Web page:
Spending on the means-tested minimum income benefit scheme

In 2016 spending by the Länder on the means-tested minimum income benefit scheme (MIB), i.e. living costs, housing and sickness benefit, totalled 924.2 million euros. This represented 1.3% of MIB resources (70.7 billion euros) or 0.9% of total Austrian expenditure on social protection amounting to 107.0 billion euros (cash benefits and benefits in kind, transfers, management and other; Source for social expenditure: Statistics Austria, ESSPROS, social expenditure). The sum of 872.4 million euros (94.4%) was spent on covering living costs and housing, and 51.8 million euros (5.6%) on sickness benefit. As was the case with the receipt of benefits Vienna accounted for most of this expenditure (583.4 million euros or 63.1%).

Approximately one third (33.9%) of spending on living costs or housing was paid out to ‚communities of dependence‘ with children (no detailed breakdown of the figures is available for spending on sickness benefit by type of community of dependence). More than half this amount (56.1%) was spent on couples with children as opposed to on single parents (43.9%).

Starting in 2015, Austria (federal level) has been distributing school starter kits to pupils in households receiving means-tested minimum income. The aim of this measure, financed by the Fund for European Aid and cofinanced by Austria, is to reduce the costs for school children, in particular at the beginning of each school year, by distributing high-quality school materials and thus avoid stigmatisation and promote social inclusion in schools. Since 2015 approximately 120,000 school starter kits have been distributed, with a take-up rate of 78% and an impressive level of satisfaction among end recipients of 95%.

For more detailed reports on the numbers of persons or children supported by the MIB and on the minimum standards for MIB see: Children Supported by MIB or Minimum Standards for MIB


Since it was introduced in 2011, spending on MIB (living costs, housing and sickness benefit) has doubled (+99.3% until 2016). The biggest year-on-year increase of 23% was recorded in 2012 due to the fact that this was the first full MIB year (e.g. MIB was only introduced in Styria as of 1.3.2011). From then until 2016 it rose by an average of 12.8% per year or by 62.1% overall. As inflation averaged just 1.34% per year or 5.46% over the four years, spending in real terms adjusted for inflation rose by 53.7% between 2012 and 2016.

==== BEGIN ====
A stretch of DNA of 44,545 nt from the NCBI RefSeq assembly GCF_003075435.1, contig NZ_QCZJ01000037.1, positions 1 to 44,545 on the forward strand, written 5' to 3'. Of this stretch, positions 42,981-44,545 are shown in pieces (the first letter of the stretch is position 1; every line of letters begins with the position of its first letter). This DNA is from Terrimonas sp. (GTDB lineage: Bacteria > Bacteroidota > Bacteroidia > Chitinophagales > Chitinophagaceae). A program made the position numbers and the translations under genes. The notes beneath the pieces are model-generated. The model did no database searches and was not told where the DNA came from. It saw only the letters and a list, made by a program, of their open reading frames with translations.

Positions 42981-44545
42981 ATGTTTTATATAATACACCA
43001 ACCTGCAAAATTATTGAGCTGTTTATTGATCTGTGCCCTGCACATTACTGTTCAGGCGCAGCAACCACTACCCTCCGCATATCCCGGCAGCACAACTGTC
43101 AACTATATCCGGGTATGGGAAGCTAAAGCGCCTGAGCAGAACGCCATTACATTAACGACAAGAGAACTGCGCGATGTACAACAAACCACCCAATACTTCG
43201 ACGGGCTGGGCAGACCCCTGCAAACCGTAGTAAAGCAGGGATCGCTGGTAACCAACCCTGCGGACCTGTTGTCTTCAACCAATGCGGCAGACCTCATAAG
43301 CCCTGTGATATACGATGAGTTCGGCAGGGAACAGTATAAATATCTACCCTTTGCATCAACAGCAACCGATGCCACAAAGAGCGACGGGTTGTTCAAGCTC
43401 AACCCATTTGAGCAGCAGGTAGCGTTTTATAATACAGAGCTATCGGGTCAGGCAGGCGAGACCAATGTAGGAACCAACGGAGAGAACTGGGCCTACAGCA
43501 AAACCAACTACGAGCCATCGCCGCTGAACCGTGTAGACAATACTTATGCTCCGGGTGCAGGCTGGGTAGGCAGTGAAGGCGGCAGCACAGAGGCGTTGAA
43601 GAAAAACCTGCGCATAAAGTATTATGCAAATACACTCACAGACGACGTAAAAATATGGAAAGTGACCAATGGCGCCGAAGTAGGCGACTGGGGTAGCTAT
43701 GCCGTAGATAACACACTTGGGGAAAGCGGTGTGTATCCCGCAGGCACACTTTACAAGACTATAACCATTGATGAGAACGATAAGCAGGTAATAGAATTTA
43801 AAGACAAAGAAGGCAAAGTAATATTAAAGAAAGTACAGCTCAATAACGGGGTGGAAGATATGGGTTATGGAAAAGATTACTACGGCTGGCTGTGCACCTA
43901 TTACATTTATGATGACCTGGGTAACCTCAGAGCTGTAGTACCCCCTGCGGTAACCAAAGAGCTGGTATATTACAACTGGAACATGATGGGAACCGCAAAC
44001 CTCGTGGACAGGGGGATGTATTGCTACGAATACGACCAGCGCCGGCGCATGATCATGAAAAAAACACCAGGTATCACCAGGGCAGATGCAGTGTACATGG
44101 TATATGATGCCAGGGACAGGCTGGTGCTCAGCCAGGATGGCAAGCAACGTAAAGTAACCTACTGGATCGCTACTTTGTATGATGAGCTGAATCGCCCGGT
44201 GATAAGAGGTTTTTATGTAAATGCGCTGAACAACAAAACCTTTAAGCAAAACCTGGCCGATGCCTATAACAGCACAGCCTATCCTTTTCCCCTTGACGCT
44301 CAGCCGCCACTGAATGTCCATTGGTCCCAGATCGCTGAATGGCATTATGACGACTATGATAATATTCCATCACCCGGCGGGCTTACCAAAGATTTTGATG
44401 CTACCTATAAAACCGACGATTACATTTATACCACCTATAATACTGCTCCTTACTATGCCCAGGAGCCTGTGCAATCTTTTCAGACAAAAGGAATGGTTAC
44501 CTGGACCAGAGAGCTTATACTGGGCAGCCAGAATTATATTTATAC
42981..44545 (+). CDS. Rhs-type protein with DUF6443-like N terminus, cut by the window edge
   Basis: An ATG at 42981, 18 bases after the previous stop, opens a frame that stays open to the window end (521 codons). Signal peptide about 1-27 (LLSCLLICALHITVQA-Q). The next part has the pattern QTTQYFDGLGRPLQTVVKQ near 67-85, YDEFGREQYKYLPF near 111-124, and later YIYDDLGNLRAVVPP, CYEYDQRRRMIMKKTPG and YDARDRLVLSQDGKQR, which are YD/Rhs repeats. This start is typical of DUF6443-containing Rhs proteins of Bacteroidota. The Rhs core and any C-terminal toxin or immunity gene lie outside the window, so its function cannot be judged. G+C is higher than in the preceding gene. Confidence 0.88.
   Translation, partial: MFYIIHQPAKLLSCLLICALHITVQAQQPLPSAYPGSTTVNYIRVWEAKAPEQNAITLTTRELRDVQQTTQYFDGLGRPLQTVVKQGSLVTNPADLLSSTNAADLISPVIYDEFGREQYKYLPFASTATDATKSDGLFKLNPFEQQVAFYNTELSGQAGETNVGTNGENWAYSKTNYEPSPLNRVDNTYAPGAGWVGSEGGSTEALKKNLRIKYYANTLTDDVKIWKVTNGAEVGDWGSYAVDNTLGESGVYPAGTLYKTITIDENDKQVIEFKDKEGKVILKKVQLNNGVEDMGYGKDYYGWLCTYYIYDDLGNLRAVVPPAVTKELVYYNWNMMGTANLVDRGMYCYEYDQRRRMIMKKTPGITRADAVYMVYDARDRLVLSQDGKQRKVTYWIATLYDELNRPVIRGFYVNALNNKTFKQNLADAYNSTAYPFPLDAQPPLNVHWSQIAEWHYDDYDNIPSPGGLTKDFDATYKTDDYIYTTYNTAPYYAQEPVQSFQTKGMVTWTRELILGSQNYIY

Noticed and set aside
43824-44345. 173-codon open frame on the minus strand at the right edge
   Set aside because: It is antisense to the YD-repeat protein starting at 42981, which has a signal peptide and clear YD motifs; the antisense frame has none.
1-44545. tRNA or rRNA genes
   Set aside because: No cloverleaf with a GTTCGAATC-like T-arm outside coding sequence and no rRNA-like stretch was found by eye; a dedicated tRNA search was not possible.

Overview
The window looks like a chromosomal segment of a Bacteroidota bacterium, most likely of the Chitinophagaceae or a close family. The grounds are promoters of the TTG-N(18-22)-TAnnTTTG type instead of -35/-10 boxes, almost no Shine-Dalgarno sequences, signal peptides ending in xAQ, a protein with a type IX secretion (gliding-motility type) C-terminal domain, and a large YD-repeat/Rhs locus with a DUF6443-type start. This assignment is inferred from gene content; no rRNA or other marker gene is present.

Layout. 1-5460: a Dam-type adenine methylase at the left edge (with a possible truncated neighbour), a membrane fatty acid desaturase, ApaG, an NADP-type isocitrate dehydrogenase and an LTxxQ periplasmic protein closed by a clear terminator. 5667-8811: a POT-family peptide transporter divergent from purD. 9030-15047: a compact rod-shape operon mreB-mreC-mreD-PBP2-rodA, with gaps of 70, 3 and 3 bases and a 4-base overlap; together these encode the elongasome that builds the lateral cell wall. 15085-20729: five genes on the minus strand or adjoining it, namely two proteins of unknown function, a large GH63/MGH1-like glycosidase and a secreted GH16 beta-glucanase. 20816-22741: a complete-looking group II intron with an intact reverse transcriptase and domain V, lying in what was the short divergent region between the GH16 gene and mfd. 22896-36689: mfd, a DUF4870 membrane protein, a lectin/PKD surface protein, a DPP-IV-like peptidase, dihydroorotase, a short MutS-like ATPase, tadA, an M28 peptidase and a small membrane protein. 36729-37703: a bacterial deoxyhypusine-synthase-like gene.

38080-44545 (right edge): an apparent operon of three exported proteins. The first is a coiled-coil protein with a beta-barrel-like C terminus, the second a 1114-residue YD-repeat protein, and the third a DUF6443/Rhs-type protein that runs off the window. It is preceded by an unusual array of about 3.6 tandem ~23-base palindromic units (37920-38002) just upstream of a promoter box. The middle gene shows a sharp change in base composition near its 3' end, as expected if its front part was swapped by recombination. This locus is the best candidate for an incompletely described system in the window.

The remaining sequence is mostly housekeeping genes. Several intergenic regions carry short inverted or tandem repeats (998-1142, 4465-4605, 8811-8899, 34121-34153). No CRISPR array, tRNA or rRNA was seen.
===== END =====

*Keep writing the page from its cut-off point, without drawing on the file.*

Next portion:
Spending on sickness benefit as a proportion of total spending on MIB has remained relatively stable at between 4.9% and 5.6% percent since MIB was introduced, peaking in 2016. For this reason, spending on sickness benefit rose (+68.9%) between 2012 and 2016 slightly faster than total spending on living costs and housing  (+61.7%).

After Vienna, which received more than 60% of expenditure each year, (lowest figure: 62.7% 2015; highest figure: 65.6% 2012), spending was highest in Lower Austria and Styria (on average 7.5% and 7.2% respectively) and lowest in Burgenland (0.9% on average).

There have also been differences in regional growth rates since 2012. In Vorarlberg, Styria, Lower and Upper Austria the overall change up to 2016 was higher than the national average, and in Tyrol, Vienna, Salzburg, Carinthia and Burgenland lower than the national average. The biggest increase was seen in Vorarlberg (+104.8%), and the smallest in Burgenland (+42.6%).

With the exception of the year of introduction, slightly more than one third of all spending up to 2016 went each year to communities of dependence with underage children (the Land Salzburg has not been included in the figures reported below on spending by type of communities of dependence due to a lack of data; nor has sickness benefit expenditure been taken into account).
Although this share declined by approximately 1 percentage point in 2015 and 2016 compared with the two previous years (from 34.7% to 33.8%), it is still not possible to speak here of a relevant trend.
There was however a shift in spending with regard to the family constellation of communities of dependencies with children that receive support, above all in the last two years. From 2011 up to and including 2014, more than half of all spending, which decreased slightly by 1.8 percentage points from 52.2% to 50,4%, was used for single parents. In 2015 and 2016 this share fell by 6.5 percentage points together to 43.9%, and couples with children on the whole benefited to a comparatively greater extent from the means-tested minimum income benefit scheme.
Accordingly, from 2012 to 2016 changes in total spending for single parents (+40.0%) were lower than average, and for couples with children higher than average (+82.9%).

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